Rifi reveals draft law limiting Military Tribunal powers

The Daily Star

Nazih Osseiran

Military Court

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Justice Minister Ashraf Rifi unveiled Friday a draft law proposing the establishment of specialized judicial bodies to prosecute suspected terrorists and other crimes related to national security, drastically limiting the reach of the military court. The move is aimed at abolishing the controversial custom of referring such cases to the Military Tribunal, which Rifi said “impedes the rule of law in the nation and denies people their basic human rights, especially their right to a fair trial.

“We have human rights obligations that are an integral part of our constitution,” he added, during a news conference that he held at the Justice Ministry.

Human rights organizations have long decried the expanded prerogatives of the Military Tribunal and the lack of transparency in the court’s proceedings as a violation of the human right to a fair trial.

Rifi said he would propose the draft law in an upcoming Cabinet meeting, adding that there were 10 MPs who supported the bill.

“I will do everything in my power to get this bill through to Parliament, I will not stop [applying pressure] until it is passed,” he added.

The specialized courts proposed by Rifi would exclusively prosecute terrorism cases and other major crimes, including human trafficking, money laundering and all offenses “aimed at sowing sectarian discord and civil war in the nation by forming armed gangs.”

The inclusion of human trafficking in particular falls within Lebanon’s pledge to increase efforts aimed at combating the crime and retain its “tier 2” standing with the U.S. Department of State. The status implies that Lebanon is employing efforts to crack down on the crime.

It is no coincidence that Rifi’s announcement was made on the anniversary of the student protests of 2001, when hundreds of Lebanese who opposed Syria’s tutelage over the country took to the streets. The justice minister said the day “saw injustice prevail in Lebanon, and our freedoms undermined.”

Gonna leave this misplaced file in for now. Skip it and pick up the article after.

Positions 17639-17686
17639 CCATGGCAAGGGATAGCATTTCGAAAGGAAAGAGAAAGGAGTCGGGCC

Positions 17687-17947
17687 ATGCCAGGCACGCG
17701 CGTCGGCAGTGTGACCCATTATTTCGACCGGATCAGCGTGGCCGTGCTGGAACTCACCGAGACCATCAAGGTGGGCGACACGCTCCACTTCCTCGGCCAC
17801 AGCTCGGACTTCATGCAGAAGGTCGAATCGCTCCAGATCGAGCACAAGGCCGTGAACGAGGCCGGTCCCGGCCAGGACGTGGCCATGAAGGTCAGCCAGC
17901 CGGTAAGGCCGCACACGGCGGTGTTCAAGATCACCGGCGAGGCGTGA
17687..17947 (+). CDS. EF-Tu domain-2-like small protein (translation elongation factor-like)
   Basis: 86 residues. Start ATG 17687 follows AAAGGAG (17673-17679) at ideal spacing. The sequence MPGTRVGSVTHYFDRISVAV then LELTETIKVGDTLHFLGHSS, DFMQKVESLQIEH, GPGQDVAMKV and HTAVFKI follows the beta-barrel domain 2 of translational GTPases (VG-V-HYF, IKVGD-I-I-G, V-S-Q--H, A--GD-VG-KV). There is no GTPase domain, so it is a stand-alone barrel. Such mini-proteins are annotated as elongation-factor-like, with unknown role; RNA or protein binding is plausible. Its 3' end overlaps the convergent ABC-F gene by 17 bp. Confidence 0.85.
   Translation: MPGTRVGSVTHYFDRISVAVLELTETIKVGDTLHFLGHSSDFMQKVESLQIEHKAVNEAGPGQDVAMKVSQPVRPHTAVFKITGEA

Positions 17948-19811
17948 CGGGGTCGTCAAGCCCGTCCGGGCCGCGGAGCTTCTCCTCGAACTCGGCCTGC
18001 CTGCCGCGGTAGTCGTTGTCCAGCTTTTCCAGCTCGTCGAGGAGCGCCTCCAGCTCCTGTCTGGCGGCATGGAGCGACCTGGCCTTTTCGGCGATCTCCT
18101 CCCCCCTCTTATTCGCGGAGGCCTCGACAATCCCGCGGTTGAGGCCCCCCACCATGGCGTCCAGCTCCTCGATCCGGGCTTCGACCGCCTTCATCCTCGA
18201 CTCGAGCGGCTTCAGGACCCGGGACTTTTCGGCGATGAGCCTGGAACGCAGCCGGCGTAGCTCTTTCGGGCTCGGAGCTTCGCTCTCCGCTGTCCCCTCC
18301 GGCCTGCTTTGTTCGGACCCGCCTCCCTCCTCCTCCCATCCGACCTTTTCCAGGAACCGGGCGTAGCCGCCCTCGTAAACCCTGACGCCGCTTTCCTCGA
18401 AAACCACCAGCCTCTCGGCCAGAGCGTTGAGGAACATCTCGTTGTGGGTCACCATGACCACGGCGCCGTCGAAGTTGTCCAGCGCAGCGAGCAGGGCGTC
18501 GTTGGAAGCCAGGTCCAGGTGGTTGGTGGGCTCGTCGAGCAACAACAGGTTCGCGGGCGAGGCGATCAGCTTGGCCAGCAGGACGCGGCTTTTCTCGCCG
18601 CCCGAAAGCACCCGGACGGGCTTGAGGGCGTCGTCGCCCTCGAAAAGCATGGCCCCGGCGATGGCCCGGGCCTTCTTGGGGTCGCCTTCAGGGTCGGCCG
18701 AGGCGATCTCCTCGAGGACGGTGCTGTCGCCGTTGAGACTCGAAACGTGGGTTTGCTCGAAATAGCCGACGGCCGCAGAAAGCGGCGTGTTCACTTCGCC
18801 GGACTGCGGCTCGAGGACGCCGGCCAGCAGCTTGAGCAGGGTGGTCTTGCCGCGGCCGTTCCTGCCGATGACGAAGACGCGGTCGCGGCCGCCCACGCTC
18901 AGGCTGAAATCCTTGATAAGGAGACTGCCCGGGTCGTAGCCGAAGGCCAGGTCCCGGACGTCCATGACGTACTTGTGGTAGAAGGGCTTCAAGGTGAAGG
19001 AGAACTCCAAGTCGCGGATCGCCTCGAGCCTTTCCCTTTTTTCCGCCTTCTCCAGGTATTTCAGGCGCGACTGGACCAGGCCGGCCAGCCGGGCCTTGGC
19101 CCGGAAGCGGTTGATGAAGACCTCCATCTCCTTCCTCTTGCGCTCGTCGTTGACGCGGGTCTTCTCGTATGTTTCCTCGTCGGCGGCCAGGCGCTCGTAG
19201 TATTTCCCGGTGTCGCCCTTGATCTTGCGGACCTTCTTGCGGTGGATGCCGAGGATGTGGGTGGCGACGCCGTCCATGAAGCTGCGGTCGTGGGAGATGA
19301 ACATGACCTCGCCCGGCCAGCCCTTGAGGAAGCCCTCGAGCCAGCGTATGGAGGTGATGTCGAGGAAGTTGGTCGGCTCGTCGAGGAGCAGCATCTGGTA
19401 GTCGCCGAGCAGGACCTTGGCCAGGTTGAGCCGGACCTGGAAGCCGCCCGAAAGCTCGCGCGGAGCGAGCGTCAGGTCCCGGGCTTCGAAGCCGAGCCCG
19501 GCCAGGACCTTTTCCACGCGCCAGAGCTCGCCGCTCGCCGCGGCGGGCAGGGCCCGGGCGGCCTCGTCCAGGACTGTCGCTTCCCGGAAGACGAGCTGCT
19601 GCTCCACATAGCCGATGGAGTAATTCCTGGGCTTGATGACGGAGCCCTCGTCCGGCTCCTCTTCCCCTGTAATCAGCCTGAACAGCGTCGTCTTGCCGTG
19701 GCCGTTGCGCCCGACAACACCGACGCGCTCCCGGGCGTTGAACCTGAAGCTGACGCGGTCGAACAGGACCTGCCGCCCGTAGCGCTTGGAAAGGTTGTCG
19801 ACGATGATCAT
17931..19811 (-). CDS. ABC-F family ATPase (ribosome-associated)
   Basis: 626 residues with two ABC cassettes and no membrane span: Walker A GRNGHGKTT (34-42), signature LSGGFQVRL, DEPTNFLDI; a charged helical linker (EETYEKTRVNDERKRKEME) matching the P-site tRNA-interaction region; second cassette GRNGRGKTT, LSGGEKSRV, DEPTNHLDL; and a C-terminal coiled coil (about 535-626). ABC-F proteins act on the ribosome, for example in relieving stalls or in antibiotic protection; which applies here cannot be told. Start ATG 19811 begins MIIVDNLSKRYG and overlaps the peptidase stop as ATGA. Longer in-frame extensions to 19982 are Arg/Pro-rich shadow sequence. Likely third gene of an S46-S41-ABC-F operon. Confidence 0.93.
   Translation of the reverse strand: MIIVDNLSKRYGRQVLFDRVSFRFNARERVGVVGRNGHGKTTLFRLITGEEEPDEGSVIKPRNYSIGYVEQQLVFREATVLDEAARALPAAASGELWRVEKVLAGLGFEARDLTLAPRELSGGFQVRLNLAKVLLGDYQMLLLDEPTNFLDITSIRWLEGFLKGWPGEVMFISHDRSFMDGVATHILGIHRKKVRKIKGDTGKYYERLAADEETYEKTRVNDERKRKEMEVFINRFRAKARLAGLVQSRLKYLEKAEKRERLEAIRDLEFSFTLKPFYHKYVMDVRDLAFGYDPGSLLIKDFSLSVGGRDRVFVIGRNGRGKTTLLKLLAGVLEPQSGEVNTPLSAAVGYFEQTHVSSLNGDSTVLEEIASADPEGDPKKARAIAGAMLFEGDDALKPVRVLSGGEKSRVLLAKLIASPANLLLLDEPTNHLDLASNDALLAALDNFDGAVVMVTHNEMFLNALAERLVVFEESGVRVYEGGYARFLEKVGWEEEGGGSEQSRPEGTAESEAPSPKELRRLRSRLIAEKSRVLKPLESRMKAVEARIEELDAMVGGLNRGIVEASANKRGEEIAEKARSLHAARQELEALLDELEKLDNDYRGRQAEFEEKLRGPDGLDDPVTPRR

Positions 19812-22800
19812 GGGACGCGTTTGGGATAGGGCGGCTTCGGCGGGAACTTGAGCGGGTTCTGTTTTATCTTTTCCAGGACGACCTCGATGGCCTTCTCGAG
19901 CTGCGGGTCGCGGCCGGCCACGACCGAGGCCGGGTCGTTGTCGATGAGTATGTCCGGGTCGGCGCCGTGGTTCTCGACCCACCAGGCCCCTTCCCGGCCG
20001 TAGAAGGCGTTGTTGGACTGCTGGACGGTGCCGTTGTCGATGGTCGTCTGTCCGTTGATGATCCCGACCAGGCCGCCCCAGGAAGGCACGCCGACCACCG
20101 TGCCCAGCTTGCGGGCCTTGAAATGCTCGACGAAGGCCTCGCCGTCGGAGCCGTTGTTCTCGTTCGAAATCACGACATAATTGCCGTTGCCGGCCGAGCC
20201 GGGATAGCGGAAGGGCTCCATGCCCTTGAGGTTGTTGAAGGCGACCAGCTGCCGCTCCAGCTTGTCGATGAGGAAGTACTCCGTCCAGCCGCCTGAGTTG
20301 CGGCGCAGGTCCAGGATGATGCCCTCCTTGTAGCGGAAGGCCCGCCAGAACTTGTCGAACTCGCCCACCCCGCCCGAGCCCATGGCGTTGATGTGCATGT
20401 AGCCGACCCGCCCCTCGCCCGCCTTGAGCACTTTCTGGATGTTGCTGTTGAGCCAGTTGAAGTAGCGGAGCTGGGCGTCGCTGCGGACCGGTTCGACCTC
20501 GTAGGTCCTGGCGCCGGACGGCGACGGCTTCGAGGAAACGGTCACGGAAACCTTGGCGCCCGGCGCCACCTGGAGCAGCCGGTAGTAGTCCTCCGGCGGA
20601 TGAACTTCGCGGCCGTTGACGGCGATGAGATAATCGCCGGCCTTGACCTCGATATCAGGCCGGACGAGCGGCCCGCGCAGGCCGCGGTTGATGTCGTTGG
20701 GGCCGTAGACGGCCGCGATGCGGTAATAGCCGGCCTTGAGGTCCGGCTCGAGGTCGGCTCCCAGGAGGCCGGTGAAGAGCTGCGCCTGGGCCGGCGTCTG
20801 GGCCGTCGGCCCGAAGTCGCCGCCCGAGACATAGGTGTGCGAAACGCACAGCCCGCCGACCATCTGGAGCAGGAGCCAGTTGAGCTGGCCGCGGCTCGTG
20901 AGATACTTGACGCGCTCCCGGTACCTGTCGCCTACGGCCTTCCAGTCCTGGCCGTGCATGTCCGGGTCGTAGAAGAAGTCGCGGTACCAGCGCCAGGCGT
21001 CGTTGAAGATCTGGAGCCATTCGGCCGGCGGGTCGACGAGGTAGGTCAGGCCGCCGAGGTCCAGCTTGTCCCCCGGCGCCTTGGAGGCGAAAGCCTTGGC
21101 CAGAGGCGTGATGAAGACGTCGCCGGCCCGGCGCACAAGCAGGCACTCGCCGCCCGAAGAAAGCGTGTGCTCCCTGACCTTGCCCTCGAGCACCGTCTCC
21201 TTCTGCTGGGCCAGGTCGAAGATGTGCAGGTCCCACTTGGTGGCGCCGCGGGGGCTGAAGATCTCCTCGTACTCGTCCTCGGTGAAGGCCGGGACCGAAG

Many were beaten by the authorities during demonstrations. About 77 anti-Syria activists were subsequently referred to the Military Tribunal and charged. When the Court of Cassation at the time ruled that the Military Tribunal did not have the jurisdiction to try them, referring them to a civilian court instead, the chief military prosecutor filed an appeal before the Supreme Court to reverse the ruling.

Judge Ralph Riachi, considered one of the few independent judges presiding at the time, resigned after the appeal, reportedly pressured by politicians. It was an episode that revealed how deep Syrian influence ran in Lebanese courts. The activists were eventually tried in a civilian court and set free.

Rifi said the events of Aug. 7, 2001 remained entrenched as a “bad memory for exceptional courts” that “tarnished the image of an independent judiciary.”

The new bill, if approved, would scale back the jurisdiction of the Military Tribunal over civilian matters and limit its functions to prosecuting military personnel only.

“We are following the example of Judge Ralph Riachi,” the justice minister added.

The draft law includes a definition of terrorism in line with criminal, rather than military courts, and introduces a two-stage appeals process, abolishing the Judicial Council. The Council tries crimes jeopardizing national security and its verdicts can not be appealed.

The bill will also “put the Lebanese justice system in harmony with international law and human rights conventions,” the minister said.

Rifi also noted the importance of establishing the specialized courts in order “to avoid another [former Minister Michel] Samaha case,” which he said “rendered the judiciary a prisoner of political calculation.”

This year the military court convicted Samaha of serious terror-related offenses including forming an armed gang, smuggling explosives from Syria into Lebanon and attempting to assassinate political and religious figures, and sentenced him to three years behind bars including time served, a verdict many considered too light. Samaha was arrested in August 2012.

“Lebanon is a state that adheres to the rule of law, and such a ruling contradicts that,” Rifi said, referring to the Samaha case. If the proposed bill passes then such cases such as Samaha’s would be tried by the specialized courts, far from the interference of corrupt Lebanese politics, he said.

The bill “will give the judiciary the powers to completely fulfill its role as an independent body,” Rifi added.

But, Rifi said, all court appointments are to be made through a decree that is issued “based on the suggestion of the justice minister.”

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